Funny in Farsi
Funny in Farsi
A Memoir of Growing Up Iranian in America
Random House Trade, Paperback, 9780812968378, 240pp.
Publication Date: January 13, 2004
This Random House Reader's Circle edition includes a reading group guide and a conversation between Firoozeh Dumas and Khaled Hosseini, author of "The Kite Runner"
Remarkable . . . told with wry humor shorn of sentimentality . . . In the end, what sticks with the reader is an exuberant immigrant embrace of America. "San Francisco Chronicle"
In 1972, when she was seven, Firoozeh Dumas and her family moved from Iran to Southern California, arriving with no firsthand knowledge of this country beyond her father's glowing memories of his graduate school years here. More family soon followed, and the clan has been here ever since.
" Funny in Farsi" chronicles the American journey of Dumas's wonderfully engaging family: her engineer father, a sweetly quixotic dreamer who first sought riches on "Bowling for Dollars" and in Las Vegas, and later lost his job during the Iranian revolution; her elegant mother, who never fully mastered English (nor cared to); her uncle, who combated the effects of American fast food with an army of miraculous American weight-loss gadgets; and Firoozeh herself, who as a girl changed her name to Julie, and who encountered a second wave of culture shock when she met and married a Frenchman, becoming part of a one-couple melting pot.
In a series of deftly drawn scenes, we watch the family grapple with American English (hot dogs and hush puppies? a complete mystery), American traditions (Thanksgiving turkey? an even greater mystery, since it tastes like nothing), and American culture (Firoozeh's parents laugh uproariously at Bob Hope on television, although they don t get the jokes even when she translates them into Farsi).
Above all, this is an unforgettable story of identity, discovery, and the power of family love. It is a book that will leave us all laughing without an accent.
Praise for "Funny in Farsi"
Heartfelt and hilarious in any language. "Glamour"
A joyful success. "Newsday"
What's charming beyond the humor of this memoir is that it remains affectionate even in the weakest, most tenuous moments for the culture. It's the brilliance of true sophistication at work. "Los Angeles Times Book Review"
Often hilarious, always interesting . . . Like the movie "My Big Fat Greek Wedding," this book describes with humor the intersection and overlapping of two cultures. "The Providence Journal"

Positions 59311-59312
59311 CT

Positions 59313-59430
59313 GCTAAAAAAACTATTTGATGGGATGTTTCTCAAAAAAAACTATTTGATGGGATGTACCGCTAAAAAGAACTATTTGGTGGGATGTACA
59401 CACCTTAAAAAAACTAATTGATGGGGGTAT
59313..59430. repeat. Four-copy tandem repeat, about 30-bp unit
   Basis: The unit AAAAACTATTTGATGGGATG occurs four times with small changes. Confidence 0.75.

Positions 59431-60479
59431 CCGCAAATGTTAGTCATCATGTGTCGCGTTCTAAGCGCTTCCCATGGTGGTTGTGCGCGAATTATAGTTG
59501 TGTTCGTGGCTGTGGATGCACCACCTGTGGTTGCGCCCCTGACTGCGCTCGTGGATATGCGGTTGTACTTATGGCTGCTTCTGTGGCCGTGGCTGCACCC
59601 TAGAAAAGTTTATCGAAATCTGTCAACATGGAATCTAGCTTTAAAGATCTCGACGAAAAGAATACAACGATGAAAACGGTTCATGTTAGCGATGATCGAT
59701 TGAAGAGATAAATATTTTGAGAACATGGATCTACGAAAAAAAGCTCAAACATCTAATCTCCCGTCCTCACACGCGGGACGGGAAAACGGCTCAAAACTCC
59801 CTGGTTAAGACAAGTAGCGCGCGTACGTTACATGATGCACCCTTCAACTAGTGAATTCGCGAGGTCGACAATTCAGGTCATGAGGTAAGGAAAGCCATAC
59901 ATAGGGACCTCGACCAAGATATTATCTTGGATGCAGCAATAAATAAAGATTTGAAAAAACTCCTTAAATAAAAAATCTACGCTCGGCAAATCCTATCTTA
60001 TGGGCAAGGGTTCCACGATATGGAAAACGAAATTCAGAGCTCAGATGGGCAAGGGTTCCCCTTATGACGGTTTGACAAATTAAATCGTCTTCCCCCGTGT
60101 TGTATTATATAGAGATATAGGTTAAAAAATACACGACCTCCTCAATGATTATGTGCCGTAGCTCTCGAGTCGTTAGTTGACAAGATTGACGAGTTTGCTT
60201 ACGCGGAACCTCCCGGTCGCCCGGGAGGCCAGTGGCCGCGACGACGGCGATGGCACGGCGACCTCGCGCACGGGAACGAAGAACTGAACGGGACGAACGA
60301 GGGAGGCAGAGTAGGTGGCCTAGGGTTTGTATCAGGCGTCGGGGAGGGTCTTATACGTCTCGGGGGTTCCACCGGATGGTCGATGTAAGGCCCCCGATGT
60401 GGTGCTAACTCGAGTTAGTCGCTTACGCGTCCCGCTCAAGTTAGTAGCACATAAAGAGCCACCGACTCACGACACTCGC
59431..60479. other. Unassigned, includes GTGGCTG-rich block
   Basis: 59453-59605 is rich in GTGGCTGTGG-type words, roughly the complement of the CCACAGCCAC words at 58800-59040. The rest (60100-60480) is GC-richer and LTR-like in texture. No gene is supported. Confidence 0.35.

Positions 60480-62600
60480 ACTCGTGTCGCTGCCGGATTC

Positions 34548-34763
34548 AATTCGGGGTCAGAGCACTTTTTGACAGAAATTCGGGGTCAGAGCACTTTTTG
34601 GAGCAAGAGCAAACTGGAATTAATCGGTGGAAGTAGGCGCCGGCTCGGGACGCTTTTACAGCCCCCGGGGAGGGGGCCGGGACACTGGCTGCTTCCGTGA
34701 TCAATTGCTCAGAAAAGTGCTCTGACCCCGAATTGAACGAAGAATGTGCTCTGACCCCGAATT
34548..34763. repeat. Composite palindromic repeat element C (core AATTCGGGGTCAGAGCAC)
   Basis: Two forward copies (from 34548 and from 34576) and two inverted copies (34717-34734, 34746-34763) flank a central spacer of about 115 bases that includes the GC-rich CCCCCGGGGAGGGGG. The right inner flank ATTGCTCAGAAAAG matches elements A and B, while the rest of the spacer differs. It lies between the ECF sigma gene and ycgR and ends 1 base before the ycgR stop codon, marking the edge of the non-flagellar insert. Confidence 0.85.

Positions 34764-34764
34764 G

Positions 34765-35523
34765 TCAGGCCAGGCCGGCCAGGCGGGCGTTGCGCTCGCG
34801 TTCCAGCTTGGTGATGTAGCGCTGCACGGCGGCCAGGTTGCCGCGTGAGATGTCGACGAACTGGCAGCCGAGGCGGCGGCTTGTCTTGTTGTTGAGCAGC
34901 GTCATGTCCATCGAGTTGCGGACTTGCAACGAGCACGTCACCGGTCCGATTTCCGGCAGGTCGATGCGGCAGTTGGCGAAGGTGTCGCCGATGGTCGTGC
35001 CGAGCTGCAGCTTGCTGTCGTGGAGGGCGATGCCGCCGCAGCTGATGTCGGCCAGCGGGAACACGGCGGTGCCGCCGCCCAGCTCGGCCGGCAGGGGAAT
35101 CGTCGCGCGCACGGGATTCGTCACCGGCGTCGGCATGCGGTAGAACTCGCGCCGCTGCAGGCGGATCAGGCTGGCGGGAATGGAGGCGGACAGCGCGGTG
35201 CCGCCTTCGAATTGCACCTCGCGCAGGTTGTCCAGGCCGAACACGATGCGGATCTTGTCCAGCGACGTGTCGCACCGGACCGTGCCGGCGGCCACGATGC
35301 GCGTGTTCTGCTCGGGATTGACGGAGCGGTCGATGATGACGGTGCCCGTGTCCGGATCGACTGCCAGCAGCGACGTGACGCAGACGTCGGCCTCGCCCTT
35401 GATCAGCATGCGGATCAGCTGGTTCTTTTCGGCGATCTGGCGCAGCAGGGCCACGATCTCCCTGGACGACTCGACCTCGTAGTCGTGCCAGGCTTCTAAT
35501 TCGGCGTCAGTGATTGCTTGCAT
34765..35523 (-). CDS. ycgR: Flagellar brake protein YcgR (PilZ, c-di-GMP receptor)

A humorous and introspective chronicle of a life filled with love of family, country, and heritage. Jimmy Carter
Delightfully refreshing. Milwaukee "Journal Sentinel"
"Funny in Farsi"] brings us closer to discovering what it means to be an American. "San Jose Mercury News.
"Funny in Farsi" was a finalist for both the PEN/USA Award in 2004 and the Thurber Prize for American Humor, and has been adopted in junior high, high school and college curricula throughout the nation. It has been selected for common reading programs at several universities including: California State Bakersfield, California State University at Sacramento, Fairmont State University in West Virginia, Gallaudet University, Salisbury University, University of Wisconsin La Crosse and the University of Wisconsin Madison.
Dumas is also the author of "Laughing Without an Accent, "a collection of autobiographical essays published in May 2008. She currently lives with her husband and their three children in Northern California."
“What’s charming beyond the humor of this memoir is that it remains affectionate even in the weakest, most tenuous moments for the culture. It’s the brilliance of true sophistication at work.”
—Los Angeles Times Book Review
“Often hilarious, always interesting . . . Like the movie 'My Big Fat Greek Wedding,'this book describes with humor the intersection and overlapping of two cultures.”
—The Providence Journal
“Heartfelt and hilarious—in any language.”
“Remarkable . . . told with wry humor shorn of sentimentality . . . In the end, what sticks with the reader is an exuberant immigrant embrace of America.”
—San Francisco Chronicle
"A humorous and introspective chronicle of a life filled with love--of family, country, and heritage."